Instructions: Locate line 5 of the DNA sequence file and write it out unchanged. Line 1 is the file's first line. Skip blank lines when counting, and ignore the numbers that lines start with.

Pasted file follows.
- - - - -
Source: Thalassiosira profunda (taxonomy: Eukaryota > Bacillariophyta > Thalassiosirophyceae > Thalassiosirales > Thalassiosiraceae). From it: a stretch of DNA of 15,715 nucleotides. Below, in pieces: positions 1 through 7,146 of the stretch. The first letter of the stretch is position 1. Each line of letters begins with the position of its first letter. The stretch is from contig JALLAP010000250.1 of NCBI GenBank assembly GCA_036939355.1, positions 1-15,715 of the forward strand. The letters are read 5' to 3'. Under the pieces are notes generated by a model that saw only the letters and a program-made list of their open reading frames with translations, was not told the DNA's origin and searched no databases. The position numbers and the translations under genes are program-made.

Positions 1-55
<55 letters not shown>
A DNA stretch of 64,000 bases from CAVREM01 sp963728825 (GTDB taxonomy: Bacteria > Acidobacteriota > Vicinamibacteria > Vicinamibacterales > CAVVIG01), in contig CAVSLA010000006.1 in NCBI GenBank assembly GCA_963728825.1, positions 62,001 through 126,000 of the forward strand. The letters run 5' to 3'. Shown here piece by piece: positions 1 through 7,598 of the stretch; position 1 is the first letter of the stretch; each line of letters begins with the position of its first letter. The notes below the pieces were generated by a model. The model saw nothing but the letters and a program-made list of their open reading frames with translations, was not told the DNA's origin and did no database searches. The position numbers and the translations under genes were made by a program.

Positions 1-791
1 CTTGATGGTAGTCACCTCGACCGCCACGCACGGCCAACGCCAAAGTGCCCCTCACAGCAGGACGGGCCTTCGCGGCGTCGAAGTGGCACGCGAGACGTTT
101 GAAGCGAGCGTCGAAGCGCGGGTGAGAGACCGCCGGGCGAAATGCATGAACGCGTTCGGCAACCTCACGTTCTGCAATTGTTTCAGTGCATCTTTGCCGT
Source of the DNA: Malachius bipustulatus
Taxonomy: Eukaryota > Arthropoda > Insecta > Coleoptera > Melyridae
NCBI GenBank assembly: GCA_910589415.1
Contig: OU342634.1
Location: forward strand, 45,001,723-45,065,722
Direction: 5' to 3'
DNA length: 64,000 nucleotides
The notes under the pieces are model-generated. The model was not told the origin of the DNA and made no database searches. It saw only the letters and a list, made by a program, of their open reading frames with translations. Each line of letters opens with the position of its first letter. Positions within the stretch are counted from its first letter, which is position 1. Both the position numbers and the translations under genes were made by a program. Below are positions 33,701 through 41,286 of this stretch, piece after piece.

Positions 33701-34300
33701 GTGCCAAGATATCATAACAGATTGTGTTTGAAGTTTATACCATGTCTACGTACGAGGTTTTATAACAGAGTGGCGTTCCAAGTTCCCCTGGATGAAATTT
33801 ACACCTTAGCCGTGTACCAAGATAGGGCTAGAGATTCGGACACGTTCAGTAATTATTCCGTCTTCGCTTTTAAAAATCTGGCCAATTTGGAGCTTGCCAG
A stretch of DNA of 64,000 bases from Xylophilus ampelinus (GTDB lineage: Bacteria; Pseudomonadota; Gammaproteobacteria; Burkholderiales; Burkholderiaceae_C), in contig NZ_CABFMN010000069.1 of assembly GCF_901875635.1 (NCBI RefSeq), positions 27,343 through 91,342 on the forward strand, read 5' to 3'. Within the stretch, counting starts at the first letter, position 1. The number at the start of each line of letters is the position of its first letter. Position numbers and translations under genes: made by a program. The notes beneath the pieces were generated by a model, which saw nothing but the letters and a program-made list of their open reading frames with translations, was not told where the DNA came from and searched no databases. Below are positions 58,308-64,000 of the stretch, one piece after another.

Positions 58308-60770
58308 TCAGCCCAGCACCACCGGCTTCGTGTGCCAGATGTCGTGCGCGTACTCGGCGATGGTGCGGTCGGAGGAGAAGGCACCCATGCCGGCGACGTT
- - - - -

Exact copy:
Positions 1-791